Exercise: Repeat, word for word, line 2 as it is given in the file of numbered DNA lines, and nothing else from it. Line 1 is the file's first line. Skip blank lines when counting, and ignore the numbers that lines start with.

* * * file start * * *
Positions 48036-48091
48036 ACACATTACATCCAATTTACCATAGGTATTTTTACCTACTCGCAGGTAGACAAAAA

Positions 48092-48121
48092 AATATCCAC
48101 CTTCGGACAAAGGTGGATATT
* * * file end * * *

48036 ACACATTACATCCAATTTACCATAGGTATTTTTACCTACTCGCAGGTAGACAAAAA